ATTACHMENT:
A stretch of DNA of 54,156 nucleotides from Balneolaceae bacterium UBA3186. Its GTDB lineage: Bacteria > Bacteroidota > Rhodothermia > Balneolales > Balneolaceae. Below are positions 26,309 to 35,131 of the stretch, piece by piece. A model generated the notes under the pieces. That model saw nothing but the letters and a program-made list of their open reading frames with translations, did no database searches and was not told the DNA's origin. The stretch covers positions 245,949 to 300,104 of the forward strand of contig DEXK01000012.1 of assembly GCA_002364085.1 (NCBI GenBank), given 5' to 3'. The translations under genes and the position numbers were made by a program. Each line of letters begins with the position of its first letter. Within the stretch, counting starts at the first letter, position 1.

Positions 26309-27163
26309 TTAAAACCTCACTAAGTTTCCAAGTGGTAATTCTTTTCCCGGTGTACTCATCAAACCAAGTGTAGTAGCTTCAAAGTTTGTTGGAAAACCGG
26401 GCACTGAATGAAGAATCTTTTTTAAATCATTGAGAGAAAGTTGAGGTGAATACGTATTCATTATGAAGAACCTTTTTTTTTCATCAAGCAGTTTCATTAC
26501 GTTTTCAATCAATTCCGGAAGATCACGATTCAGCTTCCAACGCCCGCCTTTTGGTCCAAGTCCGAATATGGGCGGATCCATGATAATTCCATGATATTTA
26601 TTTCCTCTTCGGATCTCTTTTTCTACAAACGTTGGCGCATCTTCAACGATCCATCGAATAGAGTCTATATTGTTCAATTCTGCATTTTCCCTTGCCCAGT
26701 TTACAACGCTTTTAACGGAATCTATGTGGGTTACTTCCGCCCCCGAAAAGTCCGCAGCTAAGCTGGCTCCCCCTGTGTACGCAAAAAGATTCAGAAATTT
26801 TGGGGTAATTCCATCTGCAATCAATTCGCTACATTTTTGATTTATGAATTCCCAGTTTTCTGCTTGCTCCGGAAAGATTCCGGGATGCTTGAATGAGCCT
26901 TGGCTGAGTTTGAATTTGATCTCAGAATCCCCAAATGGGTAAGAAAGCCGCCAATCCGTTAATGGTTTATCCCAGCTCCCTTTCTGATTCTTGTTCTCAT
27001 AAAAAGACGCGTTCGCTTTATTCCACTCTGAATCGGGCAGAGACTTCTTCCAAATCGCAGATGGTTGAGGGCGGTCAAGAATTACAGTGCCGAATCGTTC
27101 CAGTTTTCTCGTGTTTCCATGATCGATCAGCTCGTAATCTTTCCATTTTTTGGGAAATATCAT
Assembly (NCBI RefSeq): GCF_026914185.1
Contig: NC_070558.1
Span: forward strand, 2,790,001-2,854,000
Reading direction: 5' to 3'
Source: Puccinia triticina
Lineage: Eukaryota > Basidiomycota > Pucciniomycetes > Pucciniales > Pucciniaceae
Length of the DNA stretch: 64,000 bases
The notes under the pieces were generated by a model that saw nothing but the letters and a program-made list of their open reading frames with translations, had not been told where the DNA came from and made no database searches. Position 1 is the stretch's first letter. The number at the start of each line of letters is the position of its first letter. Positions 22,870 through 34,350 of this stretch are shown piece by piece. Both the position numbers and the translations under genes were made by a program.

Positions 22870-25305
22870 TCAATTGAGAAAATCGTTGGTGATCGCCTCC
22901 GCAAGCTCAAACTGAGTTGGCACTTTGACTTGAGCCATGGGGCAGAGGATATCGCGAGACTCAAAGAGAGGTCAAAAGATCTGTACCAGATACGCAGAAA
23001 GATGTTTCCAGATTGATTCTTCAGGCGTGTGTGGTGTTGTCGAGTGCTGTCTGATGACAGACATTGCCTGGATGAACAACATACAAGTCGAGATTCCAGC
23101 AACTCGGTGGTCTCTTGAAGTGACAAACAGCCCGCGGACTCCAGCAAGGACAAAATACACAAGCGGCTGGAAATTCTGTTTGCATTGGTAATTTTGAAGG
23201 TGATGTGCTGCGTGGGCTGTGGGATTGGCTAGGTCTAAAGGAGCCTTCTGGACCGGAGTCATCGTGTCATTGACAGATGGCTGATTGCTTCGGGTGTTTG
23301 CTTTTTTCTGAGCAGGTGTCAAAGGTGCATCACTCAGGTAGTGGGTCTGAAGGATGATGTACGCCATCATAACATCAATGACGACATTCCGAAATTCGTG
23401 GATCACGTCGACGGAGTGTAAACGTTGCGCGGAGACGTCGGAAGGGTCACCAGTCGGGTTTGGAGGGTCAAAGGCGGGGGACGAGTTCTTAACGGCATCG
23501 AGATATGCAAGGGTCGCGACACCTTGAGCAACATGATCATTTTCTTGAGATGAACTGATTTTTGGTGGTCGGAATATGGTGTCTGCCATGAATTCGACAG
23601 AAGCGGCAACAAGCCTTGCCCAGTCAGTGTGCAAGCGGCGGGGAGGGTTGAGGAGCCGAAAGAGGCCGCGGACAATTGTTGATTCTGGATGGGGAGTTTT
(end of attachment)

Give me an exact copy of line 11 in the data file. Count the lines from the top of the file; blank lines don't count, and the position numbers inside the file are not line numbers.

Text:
27101 CAGTTTTCTCGTGTTTCCATGATCGATCAGCTCGTAATCTTTCCATTTTTTGGGAAATATCAT